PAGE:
Save Bohemian-Sophisticate Pink House and Secret Garden from the Wrecking Ball

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(HOMEWOOD, Ala. June 22, 2018) - Please help art and history lovers save the Eleanor and Georges Bridges’ Pink House and Secret Garden.

https://www.facebook.com/Save-the-Pink-House-Secret-Garden-863331407201771/

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Currently, the almost 100-year-old house is owned by Patrick O’Sullivan, a former resident of Homewood. He has publicly stated his intention to raze the house, stables and extensive garden and its old-growth trees and formal gardens to build five houses. He has made a gentleman’s agreement with us, giving us until July 13 to raise the funds to make a credible offer to purchase the property.

 The Pink House (built in 1921) and Secret Garden on Edgewood Blvd. is significant and worthy of preservation. Eleanor and Georges Bridges, highly recognized professional artists and bohemian sophisticates, designed this original, pink Italianate stucco house and formal garden. It all served as a dramatic setting — and the inspiration — for their prodigious artistic productions, the art, ballet and theatre instruction they provided, their Sunday evening, often literary-themed discussions, as well as parties for the literary and Hollywood glitterati. What is more, they mixed with the high and the low with equal grace, helping children in need and opening their home for their care.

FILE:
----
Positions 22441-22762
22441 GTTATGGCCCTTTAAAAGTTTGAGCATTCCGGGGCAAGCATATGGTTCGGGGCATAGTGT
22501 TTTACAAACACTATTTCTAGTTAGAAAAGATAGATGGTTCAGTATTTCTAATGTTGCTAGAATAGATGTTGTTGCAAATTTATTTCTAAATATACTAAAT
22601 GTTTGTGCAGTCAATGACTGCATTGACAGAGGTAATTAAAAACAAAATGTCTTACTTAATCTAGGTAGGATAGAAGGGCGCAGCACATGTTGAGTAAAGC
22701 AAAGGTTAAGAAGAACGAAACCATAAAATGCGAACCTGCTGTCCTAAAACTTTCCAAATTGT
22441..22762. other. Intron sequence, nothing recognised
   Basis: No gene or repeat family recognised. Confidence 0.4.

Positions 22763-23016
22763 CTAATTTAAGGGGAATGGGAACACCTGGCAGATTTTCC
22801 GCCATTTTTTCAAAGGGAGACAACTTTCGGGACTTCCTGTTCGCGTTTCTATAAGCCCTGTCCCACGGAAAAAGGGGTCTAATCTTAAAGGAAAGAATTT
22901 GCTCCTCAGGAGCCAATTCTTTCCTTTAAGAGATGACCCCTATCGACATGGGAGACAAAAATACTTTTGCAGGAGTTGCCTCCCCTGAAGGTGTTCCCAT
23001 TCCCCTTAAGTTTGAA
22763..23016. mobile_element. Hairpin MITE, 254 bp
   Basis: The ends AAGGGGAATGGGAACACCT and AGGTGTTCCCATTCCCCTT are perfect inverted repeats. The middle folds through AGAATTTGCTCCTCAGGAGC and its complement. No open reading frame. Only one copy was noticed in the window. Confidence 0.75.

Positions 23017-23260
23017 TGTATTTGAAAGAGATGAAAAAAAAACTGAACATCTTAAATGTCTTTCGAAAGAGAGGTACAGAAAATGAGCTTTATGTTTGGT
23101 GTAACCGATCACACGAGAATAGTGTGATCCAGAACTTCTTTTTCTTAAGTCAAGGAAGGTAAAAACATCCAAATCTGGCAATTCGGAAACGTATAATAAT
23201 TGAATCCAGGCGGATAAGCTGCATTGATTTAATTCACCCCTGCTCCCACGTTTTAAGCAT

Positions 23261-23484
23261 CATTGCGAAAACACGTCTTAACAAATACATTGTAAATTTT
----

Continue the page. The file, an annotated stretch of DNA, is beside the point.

It must be emphasized that this so-called “secret garden” had not been revealed to the public until this week when a former resident took photographs of them and published them on Facebook. 

"The Pink House Garden is a wonderful example of early 20th Century American formal garden design with elegant outdoor rooms, terraced gardens, formal parterres, sculpture specifically designed for the space and colors from an impressionistic palette.  In more than one way it is reminiscent to the garden museum, Dumbarton Oaks, in Washington D.C. one of the finest public gardens in the country.  Both gardens were created in the 1920s by their owners to explore garden design, create something special and beautiful.  They were venues for social and civic events to promote the arts, provide a sense of place and build community.  That is something to remember and celebrate." 

Jane Reed Ross, RLA, ASLA

President of the Alabama Chapter of the American Society of Landscape Architects



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